Pilot and postmistress ply Lake Winnipesaukee in summer, their mail packet carrying tourists and treats, too
WEIRS BEACH, N.H. - As Captain Chris Day eases the M/V Sophie C. away from the dock, past the gigantic M/S Mount Washington steamboat and out onto Lake Winnipesaukee, postmistress Anne Nix has her hands full. The mail arrived late and she bustles around in the cabin sorting the letters and packages into gray canvas mail sacks, each destined for one of nine islands on the lake.
After all, people are counting on her. On the isolated islands, where many (but not all) summer folk eschew modern conveniences, mail delivery is a big deal.
“I grew up on Bear Island,’’ says Nix, 58, who works as a registered nurse and dietitian in Waterbury, Vt., in the off-season. “We would hike through the woods from the southern tip of the island to the northern tip to meet the Sophie C. When we were swimming, we knew what time it was when the Sophie C. went by.’’
Nix’s family was among the island’s original settlers, but when they arrived in 1896, the mail run was already established. Mail service on Lake Winnipesaukee began in 1892, and the Sophie C. is the only floating post office on an inland waterway in the United States. The fifth boat to serve in the lake’s postal service, the vessel was built in East Boston as a supply ship for the US Navy and was launched in August 1945. Welders later attached a B&M railroad car to the hull to create a cabin. Renamed the Sophie C., she became a tour boat on Winnipesaukee. In 1969, she took over the mail.
From mid-June to mid-September, the Sophie C. delivers mail Monday through Saturday to nine of the more than 250 islands on Lake Winnipesaukee. Although Nix has noticed a slight dip since Internet service came to some of the islands a couple of years ago, the Sophie C. delivers about 35,000 pieces of mail each season. Nix also accepts outgoing mail - some of it destined for another island on the lake. As Nix sorts express and priority envelopes into the mail bags, Day, 46, jokes that “our definition of express might be a little different from others.’’
The 76-foot-long, 80-ton vessel with a jaunty red, white, and blue paint job welcomes passengers to ride along on the two daily mail routes. The voyage attracts many return visitors each summer who enjoy the intimate, personal view of the lake, and the chance to get up close to some of the islands. Joe Columbus, a Woburn letter carrier, is aboard this day on the ultimate postman’s holiday. “Working for the post office I had to do it,’’ he says. “It’s a great way to see the lake.’’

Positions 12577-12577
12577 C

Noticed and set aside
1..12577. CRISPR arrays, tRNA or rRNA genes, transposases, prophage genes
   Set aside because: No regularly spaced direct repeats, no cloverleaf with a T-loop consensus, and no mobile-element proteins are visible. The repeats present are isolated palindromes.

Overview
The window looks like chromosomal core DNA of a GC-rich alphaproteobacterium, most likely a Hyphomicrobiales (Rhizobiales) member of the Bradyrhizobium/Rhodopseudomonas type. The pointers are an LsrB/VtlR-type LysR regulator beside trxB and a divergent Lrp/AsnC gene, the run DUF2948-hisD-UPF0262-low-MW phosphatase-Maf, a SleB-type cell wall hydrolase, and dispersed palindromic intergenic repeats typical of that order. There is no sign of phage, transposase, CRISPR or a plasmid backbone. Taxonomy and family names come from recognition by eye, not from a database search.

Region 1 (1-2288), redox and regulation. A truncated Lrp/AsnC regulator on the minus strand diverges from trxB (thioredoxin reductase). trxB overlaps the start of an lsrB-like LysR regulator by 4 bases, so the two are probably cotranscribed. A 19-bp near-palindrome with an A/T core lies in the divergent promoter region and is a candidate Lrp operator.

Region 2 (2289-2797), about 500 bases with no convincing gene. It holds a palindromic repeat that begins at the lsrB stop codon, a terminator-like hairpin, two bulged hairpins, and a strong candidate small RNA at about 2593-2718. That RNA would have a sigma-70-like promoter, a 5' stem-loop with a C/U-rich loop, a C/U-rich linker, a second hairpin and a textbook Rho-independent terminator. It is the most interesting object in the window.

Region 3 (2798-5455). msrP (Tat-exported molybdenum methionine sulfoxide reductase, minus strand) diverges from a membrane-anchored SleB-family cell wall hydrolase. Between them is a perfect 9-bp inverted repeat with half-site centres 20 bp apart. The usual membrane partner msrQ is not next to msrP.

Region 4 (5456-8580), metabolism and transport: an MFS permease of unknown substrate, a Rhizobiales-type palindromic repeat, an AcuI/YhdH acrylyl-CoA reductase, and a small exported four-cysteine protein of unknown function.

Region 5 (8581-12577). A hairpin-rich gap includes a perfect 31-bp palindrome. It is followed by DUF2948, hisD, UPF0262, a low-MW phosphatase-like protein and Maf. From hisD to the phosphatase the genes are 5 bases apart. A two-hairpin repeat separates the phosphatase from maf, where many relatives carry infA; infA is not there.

This morning run early in the season is all about catching up. Day blasts the Sophie C.’s three-toned air horn as we approach Loon Island. “Did you have a good winter?’’ Nix asks as she hands down the mail bag to the island’s single family of inhabitants waiting at the dock. They have just arrived for the summer. “Six weeks on the island, that’s great,’’ says Nix.
A larger crowd awaits at Bear Island, where a small building that once served as a post office is now a free lending library. Nix hops ashore. She pauses to chat with the islanders and hand off dog biscuits to the summer canines that have already developed a Pavlovian response to the sound of the boat’s horn. But she has a schedule to keep. She briskly sorts the mail into rows of brightly painted mailboxes on the back of the building.
“Meeting the mail boat is the social event of the day,’’ says Richard Laronde of Walpole, who spends three months on the island. His son Carter is with him, anticipating an envelope from
An even more eager crowd is waiting at Three Mile Island, home of an Appalachian Mountain Club summer camp that prohibits cellphones, PDAs, and even radios. We wonder if all the kids sunning on the dock will react like Bear Island’s dogs when they hear Day blow the horn. Sure enough, as soon as the deckhand lashes the Sophie C. to the dock, they rush aboard and storm the cooler full of ice cream treats.
Nix knows that ice cream is as important as the mail. The islands don’t have convenience stores on every street corner (or many street corners, for that matter). She keeps the cooler carefully covered with an insulated blanket so the sun doesn’t melt the top layer of Klondike bars, Hoodsie cups, and Good Humor bars. Nix collects money, chats with the kids, and hands out Wet Ones to the small fry with sticky fingers. “I hear you got engaged over the winter,’’ she says, congratulating a young woman.
Despite the rush of human minnows to the ice cream bait, plenty of cool sweet treats remain for the passengers enjoying this indolent cruise among the islands. They soak up some rays, eat ice cream, and enjoy the undulating shoreline, the distant mountains, and the glassy surface of the lake. Every so often, someone heads below deck to buy postcards and stamps, write messages, and have Nix process the mail on board with the Sophie C.’s unique cancellation.
Island vacationers wave at us from shore during the two-hour cruise to four islands (at the last one Nix simply grabs a bag hanging off a pole on the dock). Day keeps up a running commentary about the history of the lake and its inhabitants. A high school history teacher in Holderness, he spends his summers on Birch Island, where he summered when he was growing up. He still remembers the thrill of hearing the Sophie C.’s horn when he was a boy. “There are so few distractions on an island,’’ Day says. “The mail boat is a special occasion.’’
“Did you ever think you would be captain of the mail boat?’’ a passenger says.
“Oh, I think I did,’’ he admits with a sheepish grin. “Every kid wants to do it. But I’m living the dream. My little brother is so jealous.’’
Patricia Harris and David Lyon can be reached at firstname.lastname@example.org.